Buoyant Billions/The Author Explains
|Act IV. The Same. The End|| Buoyant Billions
The Author Explains
written by George Bernard Shaw
(Replies to a questionnaire by Stephen Winsten and Esmé Percy, in holograph facsimile. World Review, London, September 1949)
(1) Why did you call your new play a 'Comedy of No Manners' when this is the best-mannered play you have written? In Act I, father and son are exceptionally courteous.
They are not courteous. They are simply frank, which is the extremity of no manners. This takes the play out of the well category [sic] called Comedy of Manners.
(2) If, as the result of taxation, there will be no more wealthy folk, what will Worldbetterers do if they cannot marry 'for money'?
Just what they do at present when they cannot attract wealthy wives.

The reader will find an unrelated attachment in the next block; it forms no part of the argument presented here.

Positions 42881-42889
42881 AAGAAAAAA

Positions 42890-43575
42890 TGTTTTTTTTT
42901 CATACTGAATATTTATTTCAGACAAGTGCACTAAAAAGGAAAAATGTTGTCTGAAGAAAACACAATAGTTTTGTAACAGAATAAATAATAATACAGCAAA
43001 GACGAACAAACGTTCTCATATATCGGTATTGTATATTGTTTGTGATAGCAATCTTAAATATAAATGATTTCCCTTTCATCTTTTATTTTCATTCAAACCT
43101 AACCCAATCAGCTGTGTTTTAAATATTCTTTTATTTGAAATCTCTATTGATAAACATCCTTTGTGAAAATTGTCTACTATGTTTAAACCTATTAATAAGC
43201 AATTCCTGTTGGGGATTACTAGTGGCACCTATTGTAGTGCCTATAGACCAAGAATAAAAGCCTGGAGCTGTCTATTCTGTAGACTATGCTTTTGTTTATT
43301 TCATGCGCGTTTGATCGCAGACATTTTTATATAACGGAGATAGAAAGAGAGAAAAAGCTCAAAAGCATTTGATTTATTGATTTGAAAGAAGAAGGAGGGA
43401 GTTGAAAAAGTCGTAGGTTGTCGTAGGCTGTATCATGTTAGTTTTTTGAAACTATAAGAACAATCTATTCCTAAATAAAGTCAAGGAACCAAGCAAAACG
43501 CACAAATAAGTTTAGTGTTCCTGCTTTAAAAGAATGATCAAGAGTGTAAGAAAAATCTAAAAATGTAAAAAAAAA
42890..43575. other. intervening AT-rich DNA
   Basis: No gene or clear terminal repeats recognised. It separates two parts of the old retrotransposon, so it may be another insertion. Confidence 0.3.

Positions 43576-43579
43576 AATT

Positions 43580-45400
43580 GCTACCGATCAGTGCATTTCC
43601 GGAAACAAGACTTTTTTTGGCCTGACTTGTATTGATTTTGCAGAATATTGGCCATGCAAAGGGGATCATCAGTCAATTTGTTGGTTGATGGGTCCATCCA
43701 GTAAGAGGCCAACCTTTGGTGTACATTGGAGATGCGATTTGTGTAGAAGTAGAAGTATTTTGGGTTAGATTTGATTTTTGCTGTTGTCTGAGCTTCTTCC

(3) All the wisdom seems to have been put into the mouths of native and Eastern. Have you given up hope on the Pinks?
Read the play again. The pink women are as wise as the yellow men; and none of the white men are nitwits. But east is east and west is west throughout.
(4) In Good King Charles Kneller seems to have the better of Newton in argument. Here, in Buoyant Billions, you go all out for the mathematician. Does it mean you have changed your mind?
I do not go all out for anybody or anything. I am a playwright, not a Soot or Whitewash doctrinaire. I give Newton his own point of view and Kneller his own also. There is neither change nor contradiction on my part.
(5) In Buoyant Billions it is the male who is the pursuing animal: a change from Man and Superman?
There is no pursuing animal in the play. There are two people who fall in love at first sight and are both terrified at finding themselves mad on the subject, and caught in a trap laid by the Life Force. Do you expect me to keep writing Man & Superman over and over again?
(6) Do you suggest that Buoyant's training of his children made it difficult for them to cope with changed circumstances?
No. It is difficult for everybody to cope with changed circumstances.